But a new study presented at the British Association of Dermatologists (BAD)'s annual meeting found that the SPF in our trusty tube of moisturizer, whatever the factor, might not be offering us the UV protection we think it is.
The study concluded that moisturizers with sun-protection factor (SPF) provide less sun protection than standard sunscreen formulas of equivalent strength; in other words, traditional sunscreens outperformed skin-care and makeup products that have an added dose of SPF.
During the study, researchers from the University of Liverpool enlisted the help of a specially-modified camera that captures UV light in order to look at the ways in which participants applied regular SPF and moisturizers containing SPF — and the results were very different.
After assessing the pictures, researchers found that when an area of skin is covered efficiently by SPF, it appears black under the UV light. When they looked at the pictures of the people who had applied SPF moisturizer, their faces were comparatively lighter, which suggests SPF absorption was less successful and therefore less effective.
"We expected the area of face covered with moisturizer to be greater than sunscreen, in particular the eyelids, because of the perception that moisturizer stings the eyes less than sunscreen," said Austin McCormick, a consultant ophthalmic and oculoplastic surgeon, and one of the study's researchers. "In fact, we found the opposite: the area of the face covered effectively was greater with sunscreen than moisturizer. In addition, where it was applied, the moisturizer provided less UV protection than sunscreen."
That's not to say moisturizer with SPF is a total wash when it comes to sufficient sun protection — it's just slightly less effective than your standard sunscreen.
"Although skin moisturizer with SPF does provide sun protection, our research suggests that it’s not to the same degree as sunscreen," said McCormick. "We do recommend moisturizers and makeup that contain UV protection, as it's better than no protection at all, but for prolonged periods in the sun we recommend the application of sunscreen with high SPF."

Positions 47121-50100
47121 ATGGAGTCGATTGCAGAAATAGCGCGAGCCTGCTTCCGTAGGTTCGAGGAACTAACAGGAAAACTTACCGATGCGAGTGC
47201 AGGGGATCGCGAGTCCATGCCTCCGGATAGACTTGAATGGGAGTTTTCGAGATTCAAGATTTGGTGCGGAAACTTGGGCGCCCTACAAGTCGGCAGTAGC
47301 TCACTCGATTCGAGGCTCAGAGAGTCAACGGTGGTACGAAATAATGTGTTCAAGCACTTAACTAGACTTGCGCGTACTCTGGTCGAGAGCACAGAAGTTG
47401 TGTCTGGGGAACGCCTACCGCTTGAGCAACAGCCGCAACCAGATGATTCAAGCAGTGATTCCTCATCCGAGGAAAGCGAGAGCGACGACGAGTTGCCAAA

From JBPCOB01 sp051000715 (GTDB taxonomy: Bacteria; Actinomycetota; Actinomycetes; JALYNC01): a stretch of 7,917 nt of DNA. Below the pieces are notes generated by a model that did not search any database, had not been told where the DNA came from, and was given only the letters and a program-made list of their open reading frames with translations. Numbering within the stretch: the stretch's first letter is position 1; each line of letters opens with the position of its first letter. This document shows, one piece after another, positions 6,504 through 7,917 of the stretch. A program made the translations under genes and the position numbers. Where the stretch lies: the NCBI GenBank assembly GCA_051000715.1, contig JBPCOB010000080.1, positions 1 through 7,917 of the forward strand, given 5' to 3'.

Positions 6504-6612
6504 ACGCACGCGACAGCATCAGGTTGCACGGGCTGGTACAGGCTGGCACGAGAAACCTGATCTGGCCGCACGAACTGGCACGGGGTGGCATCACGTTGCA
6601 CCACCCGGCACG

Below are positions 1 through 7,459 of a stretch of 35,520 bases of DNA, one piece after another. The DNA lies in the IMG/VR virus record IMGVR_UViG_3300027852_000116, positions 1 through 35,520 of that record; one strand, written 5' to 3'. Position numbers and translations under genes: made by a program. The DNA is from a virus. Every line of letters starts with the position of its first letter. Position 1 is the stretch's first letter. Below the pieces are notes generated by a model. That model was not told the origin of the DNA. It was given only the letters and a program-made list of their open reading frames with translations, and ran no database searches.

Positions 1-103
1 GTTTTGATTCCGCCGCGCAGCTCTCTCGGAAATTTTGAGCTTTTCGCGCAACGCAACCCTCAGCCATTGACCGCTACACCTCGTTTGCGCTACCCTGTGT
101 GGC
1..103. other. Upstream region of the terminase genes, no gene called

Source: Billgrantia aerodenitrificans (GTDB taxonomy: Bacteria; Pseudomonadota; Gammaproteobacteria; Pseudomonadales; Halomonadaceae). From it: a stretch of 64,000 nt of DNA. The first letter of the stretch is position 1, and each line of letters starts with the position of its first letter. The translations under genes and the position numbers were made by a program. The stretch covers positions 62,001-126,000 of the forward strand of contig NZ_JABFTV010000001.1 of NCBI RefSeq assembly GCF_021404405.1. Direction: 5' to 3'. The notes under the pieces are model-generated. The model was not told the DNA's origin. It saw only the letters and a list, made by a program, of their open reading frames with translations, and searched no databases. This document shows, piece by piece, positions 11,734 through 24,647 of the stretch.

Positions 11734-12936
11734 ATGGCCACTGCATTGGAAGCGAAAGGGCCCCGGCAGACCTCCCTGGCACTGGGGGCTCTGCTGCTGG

The study also found that people are more likely to miss out certain areas of their face when applying SPF-infused moisturizers — in particular, the eyelids, which BAD says is a huge cause for concern as the lid area is a common site for skin cancers.
In addition, how you apply SPF is important, too, and it seems we aren't slathering on the moisturizer as thoroughly as a regular SPF. In fact, the study concluded that people missed 16% of their face on average, compared to sunscreen at 11%. Matthew Gass, of the British Association of Dermatologists, said: "A good way to prevent this from becoming an issue is to wear sunglasses and reapply sunscreen regularly. This should help protect the bits you miss from being exposed to excessive sun."
Gass concluded, "Unfortunately, moisturizer with SPF just doesn’t perform particularly well in real-world situations compared to sunscreen. Although it may say SPF 30 on the box, this study is just further evidence that lab testing conditions for these products don’t reflect how they are used."
The solution? Invest in a separate SPF to apply over your moisturizer. Sure, it's one more step you'll have to remember in the morning, but it's definitely worth it.